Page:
The last time I talked to Nextbit, they had raised $18 million from Accel Partners and Google Ventures and had put together a veteran team made out of early Android folk who helped build Google’s mobile OS into what it is today. But they refused to share anything about what they were working on.
Now after building up a team of 22 people from Android, HTC and Dropbox, they’re willing to talk. Today, they unveiled a series of three products that will make it dead simple to seamlessly save the state of your mobile apps or data and switch between devices.
“It’s an accident of history that mobile platforms and the cloud evolved separately,” said Nextbit CEO Tom Moss, who led business development for Android when it was in its infancy and then went on to start and sell an enterprise mobile company called 3LM to Motorola. “If mobile had happened three years later, this is what it would have looked like.”
The first product is called Baton. It backs up and syncs the sum total of a person’s apps and data. That makes it easy to switch between, say, playing a game on a phone then tablet without having to re-start. It also helps people avoid losing their data if their phone is lost or stolen.
Underneath the hood at Baton, is a syncing technology that stores the state of an app and its data so that you can easily switch from one device to another. They’ve created a UI flourish called “Pass” that lets you send the state of an app to another device, so that you don’t have to pick up another device, open it, find, download and then open that app on another device.
“It creates a unified experience of your app state across any device,” said CTO Mike Chan, who developed a lot of the core power management technology for the earliest versions of Android. “From our standpoint, you also don’t have to change people’s behavior, and this product doesn’t require any developer support because it integrates so deeply into the operating system.”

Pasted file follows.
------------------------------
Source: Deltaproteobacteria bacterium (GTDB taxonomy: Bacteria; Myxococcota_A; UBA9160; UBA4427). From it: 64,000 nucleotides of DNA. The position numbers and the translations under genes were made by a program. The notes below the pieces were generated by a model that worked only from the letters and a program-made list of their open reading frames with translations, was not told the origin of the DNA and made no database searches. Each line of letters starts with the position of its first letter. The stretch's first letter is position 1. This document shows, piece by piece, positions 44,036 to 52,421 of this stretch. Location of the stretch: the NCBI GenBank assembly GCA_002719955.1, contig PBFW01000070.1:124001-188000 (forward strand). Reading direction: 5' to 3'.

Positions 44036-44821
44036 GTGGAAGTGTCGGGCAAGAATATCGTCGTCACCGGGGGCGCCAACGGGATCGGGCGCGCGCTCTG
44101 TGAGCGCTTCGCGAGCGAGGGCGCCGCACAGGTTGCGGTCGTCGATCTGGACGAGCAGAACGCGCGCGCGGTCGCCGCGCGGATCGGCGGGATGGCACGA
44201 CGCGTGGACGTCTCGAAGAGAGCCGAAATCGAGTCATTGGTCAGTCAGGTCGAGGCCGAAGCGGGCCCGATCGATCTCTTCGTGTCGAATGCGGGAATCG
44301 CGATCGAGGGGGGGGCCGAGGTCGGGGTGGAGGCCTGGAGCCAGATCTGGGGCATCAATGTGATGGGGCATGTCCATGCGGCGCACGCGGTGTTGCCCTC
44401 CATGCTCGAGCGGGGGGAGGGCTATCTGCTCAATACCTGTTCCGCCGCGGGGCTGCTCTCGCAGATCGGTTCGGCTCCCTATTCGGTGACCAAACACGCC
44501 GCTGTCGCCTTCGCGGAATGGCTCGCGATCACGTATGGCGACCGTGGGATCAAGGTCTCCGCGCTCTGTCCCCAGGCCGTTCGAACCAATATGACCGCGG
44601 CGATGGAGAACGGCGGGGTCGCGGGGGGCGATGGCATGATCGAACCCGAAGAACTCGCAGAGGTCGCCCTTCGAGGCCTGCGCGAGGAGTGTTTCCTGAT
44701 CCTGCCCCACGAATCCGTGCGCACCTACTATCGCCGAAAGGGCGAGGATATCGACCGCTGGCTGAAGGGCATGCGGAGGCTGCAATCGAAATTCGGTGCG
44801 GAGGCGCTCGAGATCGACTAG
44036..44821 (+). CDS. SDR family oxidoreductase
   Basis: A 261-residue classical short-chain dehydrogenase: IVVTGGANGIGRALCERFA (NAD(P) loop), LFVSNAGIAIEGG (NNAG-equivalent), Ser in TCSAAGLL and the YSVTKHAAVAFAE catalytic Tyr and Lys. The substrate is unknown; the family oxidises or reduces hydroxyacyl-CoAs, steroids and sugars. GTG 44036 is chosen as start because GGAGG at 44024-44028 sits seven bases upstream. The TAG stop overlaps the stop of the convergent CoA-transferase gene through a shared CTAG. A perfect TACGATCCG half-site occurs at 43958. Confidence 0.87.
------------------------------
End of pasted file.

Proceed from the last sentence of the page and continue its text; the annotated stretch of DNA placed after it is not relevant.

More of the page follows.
The third product in the suite is something called ‘Backup and restore,’ which you could think of like a Dropbox-type of functionality, except if it were designed as a mobile-first experience. Backup and restore, which won’t come out until late next year, will automatically store all of your data and photos. Unlike the other two, you can presume it would probably be more of a freemium product, with paid tiers of extra storage.
“It’s what we’d like to call limitless storage,” Moss said. “You can just have your data.”
He added, “It’s an imperfect metaphor to compare it Dropbox. In that system, you have to have your folders and files. But who uses files and folders on mobile devices? With our design, you’ll just never see an insufficient storage error. Your data will will just sit where it needs to sit.”
Baton and its syncing technology are available for beta on Cyanogen, the Android mod that is reportedly spurring interest from investors at a $1 billion valuation. Notably, Moss is on the board of the company.